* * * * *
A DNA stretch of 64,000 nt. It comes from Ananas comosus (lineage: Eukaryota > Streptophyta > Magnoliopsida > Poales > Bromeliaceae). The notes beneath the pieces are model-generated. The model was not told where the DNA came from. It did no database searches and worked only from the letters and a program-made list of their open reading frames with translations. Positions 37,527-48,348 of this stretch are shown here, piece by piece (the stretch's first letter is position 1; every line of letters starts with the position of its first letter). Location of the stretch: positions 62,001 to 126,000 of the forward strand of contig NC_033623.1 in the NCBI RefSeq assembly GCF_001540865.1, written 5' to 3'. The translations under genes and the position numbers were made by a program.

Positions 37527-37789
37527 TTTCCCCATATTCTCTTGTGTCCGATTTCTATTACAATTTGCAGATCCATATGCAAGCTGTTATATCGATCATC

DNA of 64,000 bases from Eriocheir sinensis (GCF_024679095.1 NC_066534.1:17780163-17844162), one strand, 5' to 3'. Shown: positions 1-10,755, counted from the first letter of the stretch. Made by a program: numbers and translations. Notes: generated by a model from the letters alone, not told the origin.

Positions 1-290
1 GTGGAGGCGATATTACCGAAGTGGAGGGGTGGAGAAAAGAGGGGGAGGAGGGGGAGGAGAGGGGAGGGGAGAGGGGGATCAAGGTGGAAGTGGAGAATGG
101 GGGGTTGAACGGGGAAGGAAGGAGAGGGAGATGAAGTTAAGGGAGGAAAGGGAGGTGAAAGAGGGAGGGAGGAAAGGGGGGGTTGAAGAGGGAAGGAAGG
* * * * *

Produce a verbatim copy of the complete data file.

A DNA stretch of 64,000 nt. It comes from Ananas comosus (lineage: Eukaryota > Streptophyta > Magnoliopsida > Poales > Bromeliaceae). The notes beneath the pieces are model-generated. The model was not told where the DNA came from. It did no database searches and worked only from the letters and a program-made list of their open reading frames with translations. Positions 37,527-48,348 of this stretch are shown here, piece by piece (the stretch's first letter is position 1; every line of letters starts with the position of its first letter). Location of the stretch: positions 62,001 to 126,000 of the forward strand of contig NC_033623.1 in the NCBI RefSeq assembly GCF_001540865.1, written 5' to 3'. The translations under genes and the position numbers were made by a program.

Positions 37527-37789
37527 TTTCCCCATATTCTCTTGTGTCCGATTTCTATTACAATTTGCAGATCCATATGCAAGCTGTTATATCGATCATC

DNA of 64,000 bases from Eriocheir sinensis (GCF_024679095.1 NC_066534.1:17780163-17844162), one strand, 5' to 3'. Shown: positions 1-10,755, counted from the first letter of the stretch. Made by a program: numbers and translations. Notes: generated by a model from the letters alone, not told the origin.

Positions 1-290
1 GTGGAGGCGATATTACCGAAGTGGAGGGGTGGAGAAAAGAGGGGGAGGAGGGGGAGGAGAGGGGAGGGGAGAGGGGGATCAAGGTGGAAGTGGAGAATGG
101 GGGGTTGAACGGGGAAGGAAGGAGAGGGAGATGAAGTTAAGGGAGGAAAGGGAGGTGAAAGAGGGAGGGAGGAAAGGGGGGGTTGAAGAGGGAAGGAAGG